Nicolas Maduro bars opposition from next year's vote

Venezuelan leader says parties who boycotted mayoral elections are no longer part of the country's political map.

    Venezuelan President Nicolas Maduro has announced that the country's main opposition parties will be banned from taking part in next year's presidential elections. 

    The Latin American leader said the opposition parties that boycotted Sunday's municipal elections were no longer part of the political landscape and would not be able to participate in future voting.

    The socialist president, who has been in power since 2013, vowed to consolidate laws that support his move. 

    The announcement came as Maduro's ruling Socialist Party claimed a landslide victory in the local polls, winning at least 90 percent of the 335 mayoral seats. 

    Several opposition leaders boycotted the vote, accusing the government of manipulating the process to maintain its 18-year grip on power.

    "The parties that did not participate today, which boycotted the elections, cannot participate anymore," Maduro said on Sunday. "That’s the criteria laid out legally by the Constituent Assembly and as the head of state, I support that."

    The National Constituent Assembly - a legislative body aligned with Maduro's party - was sworn into office in August despite months of deadly protests and international condemnation.

    'Big fight'

    Meanwhile, voting on Sunday passed generally peacefully with isolated reports of violence and irregularities.

    Three of the four main parties chose to sit out the vote, alleging the electoral system was biased. 

    "He has been a plague, Nicolas Maduro and his regime," Richard Blanco, opposition deputy and president of the Alianza Bravo Pueblo (ABP) party, told Al Jazeera.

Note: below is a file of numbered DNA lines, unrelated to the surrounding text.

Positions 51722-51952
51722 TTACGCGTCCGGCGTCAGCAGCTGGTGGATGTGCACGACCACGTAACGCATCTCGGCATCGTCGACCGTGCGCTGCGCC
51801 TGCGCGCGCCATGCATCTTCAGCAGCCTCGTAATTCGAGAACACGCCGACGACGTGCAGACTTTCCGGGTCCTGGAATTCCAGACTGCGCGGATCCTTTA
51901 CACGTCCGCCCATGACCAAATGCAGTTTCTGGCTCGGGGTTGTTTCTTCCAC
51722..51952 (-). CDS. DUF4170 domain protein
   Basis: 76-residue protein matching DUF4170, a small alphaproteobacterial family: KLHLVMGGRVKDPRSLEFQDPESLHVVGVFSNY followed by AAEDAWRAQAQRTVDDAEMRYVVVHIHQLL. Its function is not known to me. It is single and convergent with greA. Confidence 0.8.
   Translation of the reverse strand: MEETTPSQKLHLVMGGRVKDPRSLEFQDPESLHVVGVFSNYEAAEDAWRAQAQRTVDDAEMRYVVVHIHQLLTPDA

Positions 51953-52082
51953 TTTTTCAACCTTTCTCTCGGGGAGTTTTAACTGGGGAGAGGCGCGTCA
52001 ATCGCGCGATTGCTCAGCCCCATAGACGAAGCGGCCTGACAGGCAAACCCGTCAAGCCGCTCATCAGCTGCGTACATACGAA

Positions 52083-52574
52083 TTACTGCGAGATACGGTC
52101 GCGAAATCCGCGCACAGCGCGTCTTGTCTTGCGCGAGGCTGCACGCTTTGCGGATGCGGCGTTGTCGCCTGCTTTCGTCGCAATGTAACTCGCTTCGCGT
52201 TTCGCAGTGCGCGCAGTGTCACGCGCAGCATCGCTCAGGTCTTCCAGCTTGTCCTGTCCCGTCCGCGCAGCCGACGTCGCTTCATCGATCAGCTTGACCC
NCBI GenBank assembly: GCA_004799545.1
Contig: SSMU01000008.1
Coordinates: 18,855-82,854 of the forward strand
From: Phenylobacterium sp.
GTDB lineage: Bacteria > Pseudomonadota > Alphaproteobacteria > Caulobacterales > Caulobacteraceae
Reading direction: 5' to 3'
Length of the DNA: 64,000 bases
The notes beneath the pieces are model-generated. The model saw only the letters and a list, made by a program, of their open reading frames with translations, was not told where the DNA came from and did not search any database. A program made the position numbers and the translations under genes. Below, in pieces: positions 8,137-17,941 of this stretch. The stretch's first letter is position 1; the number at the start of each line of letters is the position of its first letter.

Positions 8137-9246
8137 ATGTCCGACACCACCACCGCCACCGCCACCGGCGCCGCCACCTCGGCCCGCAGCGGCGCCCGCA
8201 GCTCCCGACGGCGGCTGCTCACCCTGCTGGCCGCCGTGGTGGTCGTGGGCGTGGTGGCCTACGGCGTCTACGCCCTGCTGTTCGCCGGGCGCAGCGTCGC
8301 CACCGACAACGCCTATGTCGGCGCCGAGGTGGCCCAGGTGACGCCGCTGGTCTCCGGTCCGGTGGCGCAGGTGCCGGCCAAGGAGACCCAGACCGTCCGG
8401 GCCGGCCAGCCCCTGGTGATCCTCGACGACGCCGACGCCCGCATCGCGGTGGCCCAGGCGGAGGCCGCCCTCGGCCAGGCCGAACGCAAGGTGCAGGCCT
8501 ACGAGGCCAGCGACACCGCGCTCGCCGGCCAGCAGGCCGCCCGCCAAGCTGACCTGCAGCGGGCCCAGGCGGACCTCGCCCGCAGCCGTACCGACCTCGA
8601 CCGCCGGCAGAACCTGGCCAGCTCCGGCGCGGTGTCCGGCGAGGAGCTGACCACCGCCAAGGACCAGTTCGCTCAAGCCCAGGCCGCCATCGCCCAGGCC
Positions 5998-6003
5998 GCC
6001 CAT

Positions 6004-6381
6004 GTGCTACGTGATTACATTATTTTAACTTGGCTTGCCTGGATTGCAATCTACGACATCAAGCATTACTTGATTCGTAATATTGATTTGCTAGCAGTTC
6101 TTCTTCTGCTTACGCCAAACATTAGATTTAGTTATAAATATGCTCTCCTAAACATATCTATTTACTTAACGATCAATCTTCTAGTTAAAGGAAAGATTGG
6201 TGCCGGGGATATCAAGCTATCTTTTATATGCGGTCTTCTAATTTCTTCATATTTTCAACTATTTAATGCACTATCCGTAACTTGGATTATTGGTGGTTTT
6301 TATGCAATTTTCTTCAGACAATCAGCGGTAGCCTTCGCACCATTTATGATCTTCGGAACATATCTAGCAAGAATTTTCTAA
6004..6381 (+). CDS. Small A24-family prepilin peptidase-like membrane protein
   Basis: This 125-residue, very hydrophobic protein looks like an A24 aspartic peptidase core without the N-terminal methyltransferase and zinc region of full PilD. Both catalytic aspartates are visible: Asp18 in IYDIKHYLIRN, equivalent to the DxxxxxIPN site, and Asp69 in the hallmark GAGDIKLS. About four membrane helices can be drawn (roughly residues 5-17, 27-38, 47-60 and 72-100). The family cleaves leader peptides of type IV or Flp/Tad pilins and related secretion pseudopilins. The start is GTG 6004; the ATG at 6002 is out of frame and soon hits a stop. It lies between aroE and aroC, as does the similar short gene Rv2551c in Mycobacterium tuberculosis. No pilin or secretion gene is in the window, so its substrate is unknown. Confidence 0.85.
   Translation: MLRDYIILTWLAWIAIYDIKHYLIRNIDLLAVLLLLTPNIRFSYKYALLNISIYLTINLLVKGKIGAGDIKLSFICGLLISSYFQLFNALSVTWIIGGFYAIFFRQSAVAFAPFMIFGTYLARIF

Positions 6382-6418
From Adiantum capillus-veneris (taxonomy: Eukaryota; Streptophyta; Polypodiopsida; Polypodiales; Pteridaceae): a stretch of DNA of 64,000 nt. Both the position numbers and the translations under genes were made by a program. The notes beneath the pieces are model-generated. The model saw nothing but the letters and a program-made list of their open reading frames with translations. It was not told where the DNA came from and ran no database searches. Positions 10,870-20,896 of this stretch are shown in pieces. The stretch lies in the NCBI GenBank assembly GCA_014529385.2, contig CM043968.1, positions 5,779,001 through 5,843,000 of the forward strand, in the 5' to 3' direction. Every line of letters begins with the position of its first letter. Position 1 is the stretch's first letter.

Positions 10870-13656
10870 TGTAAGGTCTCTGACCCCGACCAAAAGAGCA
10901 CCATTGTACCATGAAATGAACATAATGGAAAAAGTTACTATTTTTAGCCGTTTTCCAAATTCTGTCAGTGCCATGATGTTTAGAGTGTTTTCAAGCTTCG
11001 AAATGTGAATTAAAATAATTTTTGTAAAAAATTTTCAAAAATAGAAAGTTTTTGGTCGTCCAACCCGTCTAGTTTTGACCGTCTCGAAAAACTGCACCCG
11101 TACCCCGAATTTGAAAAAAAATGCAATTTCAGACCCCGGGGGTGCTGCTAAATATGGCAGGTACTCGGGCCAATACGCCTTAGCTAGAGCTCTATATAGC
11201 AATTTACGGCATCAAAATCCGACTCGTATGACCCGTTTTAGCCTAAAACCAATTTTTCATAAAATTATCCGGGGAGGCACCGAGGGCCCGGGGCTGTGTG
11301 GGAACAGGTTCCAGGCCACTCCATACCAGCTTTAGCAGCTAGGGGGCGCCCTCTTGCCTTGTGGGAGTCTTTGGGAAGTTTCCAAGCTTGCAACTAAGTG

"He should go. He should resign democratically so we can have elections and choose candidates at every level of society."

    WATCH: With split opposition, Venezuela socialists to gain from vote

    Al Jazeera's Daniel Schweimler, reporting from the capital Caracas said banning the opposition could have repercussions in the lead up to the presidential elections scheduled for October next year.

    "This is really setting the scene for a big fight I think in the year to come, in the run to the October presidential elections in 2018," he said.

    "We are going to have to see just what part the opposition candidates and parties will choose to play or not. If they don't take part in the election, how will they oppose Maduro's government?"

    Venezuela remains a country in crisis, with rampant inflation and shortages of food and medicine, which has forced tens of thousands to flee the country.

    Venezuela in default: What next?

    Counting the Cost

    Venezuela in default: What next?

    SOURCE: Al Jazeera News


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